HUMAN BUOY Animation Station gets 9/10

Human Buoy
Animation Station
Independent

9/10

Summer might seem a world away right now, but with debut album Animation Station from Human Buoy, aka Ben McDonald (bassist for Dream Rimmy, Shiny Joe Ryan and Grace Woodroofe among others) the sunny days have come early. Keeping those good vibrations happenin’, however, is no easy feat, with contemporary audiences suspicious of anything that sounds routine.

Thankfully, in the case of Animation Station, routine is resolutely banished in favour of a relentless creative inventiveness. And what a payoff! The listener is essentially swept up into a whirlwind of manic energy and never let down from there. 

One of the standout moments on the album is the insanely catchy number Fields. Complete with pulsating dance beats and bright bursts of chiming guitar, this barnstormer has all the makings of a classic summer anthem. Oxygen runs a very close second when it comes to bringing the good times, but on an album with so many poptastic peaks, this is no minor achievement.

What makes this debut so remarkable is how seamlessly all its influences have been incorporated into the finished product. From early 90s shoegaze (Vitamin C) to 60s psychedelia (echoes of Syd Barrett whimsy on Cartoon Crash) to the dance sounds of today (most obviously on Fields and Oxygen), nothing seems out of place.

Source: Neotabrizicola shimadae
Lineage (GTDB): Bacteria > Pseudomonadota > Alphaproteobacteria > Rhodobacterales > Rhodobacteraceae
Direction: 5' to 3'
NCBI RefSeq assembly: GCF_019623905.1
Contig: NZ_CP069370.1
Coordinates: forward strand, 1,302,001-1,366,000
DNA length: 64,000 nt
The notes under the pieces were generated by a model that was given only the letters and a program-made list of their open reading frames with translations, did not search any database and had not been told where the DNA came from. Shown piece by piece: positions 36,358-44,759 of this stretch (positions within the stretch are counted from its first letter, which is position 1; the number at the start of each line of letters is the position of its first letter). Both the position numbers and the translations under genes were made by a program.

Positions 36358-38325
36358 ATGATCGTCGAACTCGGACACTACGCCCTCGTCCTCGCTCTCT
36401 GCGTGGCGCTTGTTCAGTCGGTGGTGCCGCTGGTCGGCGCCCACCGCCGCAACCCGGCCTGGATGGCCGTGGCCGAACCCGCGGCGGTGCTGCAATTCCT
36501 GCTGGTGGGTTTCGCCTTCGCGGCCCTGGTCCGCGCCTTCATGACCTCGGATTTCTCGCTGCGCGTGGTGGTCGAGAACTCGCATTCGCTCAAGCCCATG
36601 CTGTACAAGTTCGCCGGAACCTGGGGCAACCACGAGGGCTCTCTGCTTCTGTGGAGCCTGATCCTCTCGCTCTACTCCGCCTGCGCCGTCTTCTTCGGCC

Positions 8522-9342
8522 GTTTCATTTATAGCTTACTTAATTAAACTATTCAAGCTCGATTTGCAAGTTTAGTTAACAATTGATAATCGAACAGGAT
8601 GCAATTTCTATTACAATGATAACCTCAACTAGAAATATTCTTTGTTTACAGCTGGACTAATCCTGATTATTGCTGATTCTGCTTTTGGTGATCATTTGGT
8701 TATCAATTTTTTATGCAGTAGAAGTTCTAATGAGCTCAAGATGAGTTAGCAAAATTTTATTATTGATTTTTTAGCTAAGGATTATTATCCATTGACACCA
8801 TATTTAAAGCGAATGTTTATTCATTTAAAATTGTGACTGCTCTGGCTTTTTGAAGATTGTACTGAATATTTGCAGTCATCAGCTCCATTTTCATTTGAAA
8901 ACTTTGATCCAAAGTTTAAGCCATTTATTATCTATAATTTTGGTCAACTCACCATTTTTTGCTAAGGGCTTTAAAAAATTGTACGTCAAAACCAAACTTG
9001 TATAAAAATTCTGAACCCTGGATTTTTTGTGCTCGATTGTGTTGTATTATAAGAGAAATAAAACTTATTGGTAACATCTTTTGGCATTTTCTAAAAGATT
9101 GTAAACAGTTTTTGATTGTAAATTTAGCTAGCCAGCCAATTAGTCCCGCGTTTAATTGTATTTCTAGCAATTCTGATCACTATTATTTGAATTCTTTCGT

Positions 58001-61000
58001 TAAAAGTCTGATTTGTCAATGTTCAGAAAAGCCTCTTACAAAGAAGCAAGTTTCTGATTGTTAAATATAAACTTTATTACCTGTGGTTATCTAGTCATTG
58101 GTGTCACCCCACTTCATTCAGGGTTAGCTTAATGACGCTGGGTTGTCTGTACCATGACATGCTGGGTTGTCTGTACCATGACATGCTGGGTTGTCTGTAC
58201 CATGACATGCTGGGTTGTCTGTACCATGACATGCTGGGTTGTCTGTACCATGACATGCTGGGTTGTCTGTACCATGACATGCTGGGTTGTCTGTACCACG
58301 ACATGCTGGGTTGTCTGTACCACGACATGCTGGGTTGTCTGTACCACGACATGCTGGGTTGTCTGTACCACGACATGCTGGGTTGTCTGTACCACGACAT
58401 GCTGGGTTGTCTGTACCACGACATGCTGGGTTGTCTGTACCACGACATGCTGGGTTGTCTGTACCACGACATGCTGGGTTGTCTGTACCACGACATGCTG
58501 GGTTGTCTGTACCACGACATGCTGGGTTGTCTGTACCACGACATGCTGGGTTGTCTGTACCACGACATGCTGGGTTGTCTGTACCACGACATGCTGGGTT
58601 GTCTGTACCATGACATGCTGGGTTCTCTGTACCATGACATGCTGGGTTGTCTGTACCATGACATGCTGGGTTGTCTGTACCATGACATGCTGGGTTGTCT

While it has more in common with fellow WA outfits Tame Impala and Pond in terms of their shared genre-fusing tendencies than the band he is best known for being part of, Dream Rimmy, the reality is that Human Buoy is a bona fide pop artist.

All the proof you need can be heard in the shimmering pop sounds that dominate the record. Even songs that initially present themselves as slices of whigged-out prog, such as lead single Anvils (featuring a guest vocal from Pond’s Nicholas Allbrook), contain an irrepressible pop spirit, complete with soaring vocals and shining guitars.

The great joy of listening to this record comes from sharing in its unashamed sense of fun. Each song is shot through with a pop sensibility that never once slips into bad taste or wears out its welcome. In getting the balance just right, what we end up with is pop in its purest form: music that has you buzzing.

In a year which has already seen a number of great records (Pond’s The Weather and Fleet Foxes Crack-Up being at the top of this writer’s list), 2017 now has to make room for a new contender. Lay it down with me, indeed.

CHRIS PRINDIVILLE

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